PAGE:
My guitar collection - G&L

 
 

Introduced in early-1988, the Comanche was the first model with Z-coil pickups, the pinnacle of Leo Fender’s design in this area. The concept of this model was first tested on a prototype. To fit the Z-coils, a repurposed, Clear Red, swamp ash Skyhawk body had its individual pickup routs redone either by wood whop foreman Steve Reed or plant manager Lloyd Chewning, as judged from the work quality. With a 5-position pickup selector, patented PTB circuit, i.e. volume control and separate bass and treble cut, and an expander switch to combine neck and bridge pickups or all 3, it has the same wiring harness as later used on the production Comanche V. One curiosity on this guitar is the Leo Fender Vibrato Lock behind the chromed “Pat. Pend.” Dual-Fulcrum Vibrato (DFV). Unlike what one might infer from the name, this contraption will only block the arm when pulled up, which only comes in handy when you change strings in my opinion. Hence, it never found general acceptance. The hard-rock maple #2 neck, with 7½” rosewood fingerboard and Sperzel Locking tuning machines, is also interesting in that the font used for the model decal on the headstock is indicative of it being a prototype. The name actually consists of individual water slide letters (with serif) readily available at art supply stores at the time. The model decal of the very first Interceptor and Rampage were put together by Lloyd in similar fashion. The water slide decals used on the production model have a distinctive shadowed, sans-serif font and were sourced by Meyercord, a company in LA before they went under in the early-1990s. A proper model decal can be seen on this Comanche VI Signature. The Comanche VI was introduced shortly after the V and has much more involved pickup switching options. An early Comanche V or VI looked more like the 3rd style Interceptor with a Long-Horn body, although with normal arm and belly contours, and a Ray Ransdell redesigned sickle headstock without the G&L hook. The looks of this prototype on the other hand are the harbinger of the looks of the (Leo Fender) Signature version of the V and VI. With only few exceptions, these Signatures have a body shaped after the Skyhawk Signature and the traditional G&L headstock. The Comanche V is a Rarebird with its own page. Greg Gagliano’s ggjaguar.com website features 2 Comanche V Signatures from 1991 (note the unusual sickle headstock!) and 1992, respectively. The Comanche disappeared after BBE Sound, Inc. started to take over G&L in late-1991 but came back in 1998 effectively as a reissue of the Comanche V Signature without the signature. More information on the BBE-era Comanche can be found here:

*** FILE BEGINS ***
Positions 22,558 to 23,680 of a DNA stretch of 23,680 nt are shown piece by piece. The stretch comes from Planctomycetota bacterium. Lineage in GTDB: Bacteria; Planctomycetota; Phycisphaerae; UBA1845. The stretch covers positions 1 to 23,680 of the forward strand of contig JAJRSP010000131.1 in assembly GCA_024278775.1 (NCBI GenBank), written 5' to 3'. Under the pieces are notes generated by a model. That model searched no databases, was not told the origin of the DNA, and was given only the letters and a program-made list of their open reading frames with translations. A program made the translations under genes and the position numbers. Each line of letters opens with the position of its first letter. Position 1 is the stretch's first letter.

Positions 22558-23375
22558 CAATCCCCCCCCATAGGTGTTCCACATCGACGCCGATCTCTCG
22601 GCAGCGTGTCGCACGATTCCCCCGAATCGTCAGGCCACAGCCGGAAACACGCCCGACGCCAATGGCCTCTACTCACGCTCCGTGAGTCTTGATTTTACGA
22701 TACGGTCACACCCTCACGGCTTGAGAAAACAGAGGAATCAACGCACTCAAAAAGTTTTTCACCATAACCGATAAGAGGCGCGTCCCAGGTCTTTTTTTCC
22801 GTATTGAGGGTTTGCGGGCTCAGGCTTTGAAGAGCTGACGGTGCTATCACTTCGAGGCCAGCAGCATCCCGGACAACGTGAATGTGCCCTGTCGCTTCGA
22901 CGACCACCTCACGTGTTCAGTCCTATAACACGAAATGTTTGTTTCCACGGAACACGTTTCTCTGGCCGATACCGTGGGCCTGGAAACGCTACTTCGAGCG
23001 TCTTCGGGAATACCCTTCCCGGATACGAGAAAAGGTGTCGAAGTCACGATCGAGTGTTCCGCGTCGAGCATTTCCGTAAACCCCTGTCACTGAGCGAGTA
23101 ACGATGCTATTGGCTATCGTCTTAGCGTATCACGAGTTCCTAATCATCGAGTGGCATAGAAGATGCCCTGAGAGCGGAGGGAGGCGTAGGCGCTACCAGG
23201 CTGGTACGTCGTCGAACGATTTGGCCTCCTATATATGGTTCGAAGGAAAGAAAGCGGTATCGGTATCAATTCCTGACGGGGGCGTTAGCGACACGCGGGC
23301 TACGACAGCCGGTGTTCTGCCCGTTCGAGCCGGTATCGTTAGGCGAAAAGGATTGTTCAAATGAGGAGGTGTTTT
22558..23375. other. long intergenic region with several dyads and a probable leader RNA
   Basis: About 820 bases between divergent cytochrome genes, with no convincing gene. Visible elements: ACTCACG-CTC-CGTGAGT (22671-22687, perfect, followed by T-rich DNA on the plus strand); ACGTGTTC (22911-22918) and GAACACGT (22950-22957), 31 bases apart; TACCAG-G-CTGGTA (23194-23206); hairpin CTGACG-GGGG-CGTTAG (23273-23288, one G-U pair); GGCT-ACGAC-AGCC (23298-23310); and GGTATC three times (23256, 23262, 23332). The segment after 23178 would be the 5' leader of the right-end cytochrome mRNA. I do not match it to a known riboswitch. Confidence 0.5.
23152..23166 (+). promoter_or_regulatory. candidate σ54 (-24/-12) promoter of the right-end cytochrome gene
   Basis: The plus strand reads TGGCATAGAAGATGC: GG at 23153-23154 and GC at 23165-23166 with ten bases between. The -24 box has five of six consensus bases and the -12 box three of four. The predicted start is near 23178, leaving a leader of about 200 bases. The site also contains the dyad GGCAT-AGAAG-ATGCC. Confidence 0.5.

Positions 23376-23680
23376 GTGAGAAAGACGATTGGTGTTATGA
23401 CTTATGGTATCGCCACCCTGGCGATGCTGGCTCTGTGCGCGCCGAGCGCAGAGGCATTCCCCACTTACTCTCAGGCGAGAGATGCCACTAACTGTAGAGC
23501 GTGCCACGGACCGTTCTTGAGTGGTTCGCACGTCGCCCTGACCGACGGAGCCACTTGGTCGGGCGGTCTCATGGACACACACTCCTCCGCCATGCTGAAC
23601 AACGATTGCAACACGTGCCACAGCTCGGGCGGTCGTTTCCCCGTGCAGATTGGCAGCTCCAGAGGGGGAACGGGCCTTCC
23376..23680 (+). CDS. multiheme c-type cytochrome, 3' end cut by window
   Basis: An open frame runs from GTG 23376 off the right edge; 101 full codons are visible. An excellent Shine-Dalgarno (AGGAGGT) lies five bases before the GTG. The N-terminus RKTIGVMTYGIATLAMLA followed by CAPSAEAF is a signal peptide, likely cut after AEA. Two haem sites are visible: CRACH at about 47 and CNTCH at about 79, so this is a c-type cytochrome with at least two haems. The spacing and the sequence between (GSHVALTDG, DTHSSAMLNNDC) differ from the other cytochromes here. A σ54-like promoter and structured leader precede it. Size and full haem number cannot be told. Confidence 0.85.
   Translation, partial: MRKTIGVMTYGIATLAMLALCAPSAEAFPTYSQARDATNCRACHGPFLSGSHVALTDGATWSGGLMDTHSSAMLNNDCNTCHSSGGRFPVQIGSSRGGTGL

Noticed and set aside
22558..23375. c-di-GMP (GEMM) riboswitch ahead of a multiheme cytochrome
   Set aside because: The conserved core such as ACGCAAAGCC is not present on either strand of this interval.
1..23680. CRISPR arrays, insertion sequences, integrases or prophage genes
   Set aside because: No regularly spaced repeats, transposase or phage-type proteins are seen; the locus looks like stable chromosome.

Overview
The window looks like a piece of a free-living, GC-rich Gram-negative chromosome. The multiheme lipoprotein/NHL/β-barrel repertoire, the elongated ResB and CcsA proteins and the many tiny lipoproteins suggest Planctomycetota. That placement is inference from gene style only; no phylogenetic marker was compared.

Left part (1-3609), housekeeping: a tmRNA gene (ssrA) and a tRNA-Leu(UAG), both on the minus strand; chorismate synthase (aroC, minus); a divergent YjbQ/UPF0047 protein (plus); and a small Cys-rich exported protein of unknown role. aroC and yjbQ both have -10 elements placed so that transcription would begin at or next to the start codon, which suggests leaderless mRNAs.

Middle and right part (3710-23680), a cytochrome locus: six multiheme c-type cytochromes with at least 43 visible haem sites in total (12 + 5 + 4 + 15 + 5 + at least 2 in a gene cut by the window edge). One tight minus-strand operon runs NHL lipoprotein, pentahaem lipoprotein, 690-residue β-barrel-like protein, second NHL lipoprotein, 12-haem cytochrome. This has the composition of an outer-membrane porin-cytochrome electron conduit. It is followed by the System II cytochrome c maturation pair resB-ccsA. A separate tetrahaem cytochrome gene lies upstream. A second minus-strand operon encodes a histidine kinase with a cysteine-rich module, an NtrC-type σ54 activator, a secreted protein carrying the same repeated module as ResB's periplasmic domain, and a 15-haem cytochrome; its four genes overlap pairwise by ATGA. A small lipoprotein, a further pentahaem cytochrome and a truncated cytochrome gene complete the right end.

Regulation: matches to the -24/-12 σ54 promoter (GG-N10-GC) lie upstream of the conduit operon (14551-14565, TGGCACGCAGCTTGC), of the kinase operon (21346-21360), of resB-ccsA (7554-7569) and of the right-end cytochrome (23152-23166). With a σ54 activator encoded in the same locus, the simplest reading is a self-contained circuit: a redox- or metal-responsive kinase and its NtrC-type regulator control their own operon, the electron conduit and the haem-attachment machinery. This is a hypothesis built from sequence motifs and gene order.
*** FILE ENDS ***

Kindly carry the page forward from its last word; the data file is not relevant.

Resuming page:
http://glguitars.com/product/comanche/.

 

Comanche V prototype

The story behind this guitar

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It could be this guitar was built for the 1988 Winter NAMM that took place at the Anaheim Convention Center between January 15-17. A counter argument would be the so-called “grocery store sticker” in the spring cavity which indicates “012988”, later than the convention. But this guitar was used in an early version of a spec sheet shown below. Allegedly Dale Hyatt kept it hanging on his G&L office wall and took it with him when he retired from G&L in November 1991. Funny thing is Dale usually would create an entry in the sales log for any guitar he kept but this is one of the known exceptions. As such, it was never properly accounted for in the financial sense. This very guitar has gone through the hands of some noted G&L collectors. Gary Maki bought it from Dale, then sold it to Larry Garrett, who in turn sold it to Brandon Vestal. I have bought many an instrument from each and everyone of them. On my end, this was a deal long in the making. Brandon and I had been talking about a transfer for a while before it finally happened in late-summer 2016. Brandon had checked in with Gabe Dellevigne to prove the originality of this guitar. In the process it was discovered the volume pot is from 1990 and hence likely is a replacement since all other components are from 1986 or before. But make no mistake. This is one of the best sounding guitars in my collection. Period. Wonderful Strat sounds and everything you would want beyond. Absolute HiFi; absolute sonic beauty.

The story behind this guitar

1988

G021651

JAN 8 1988

NOV 21 1987

D’Addario EXL120 Nickel Wound Super Light (9-42)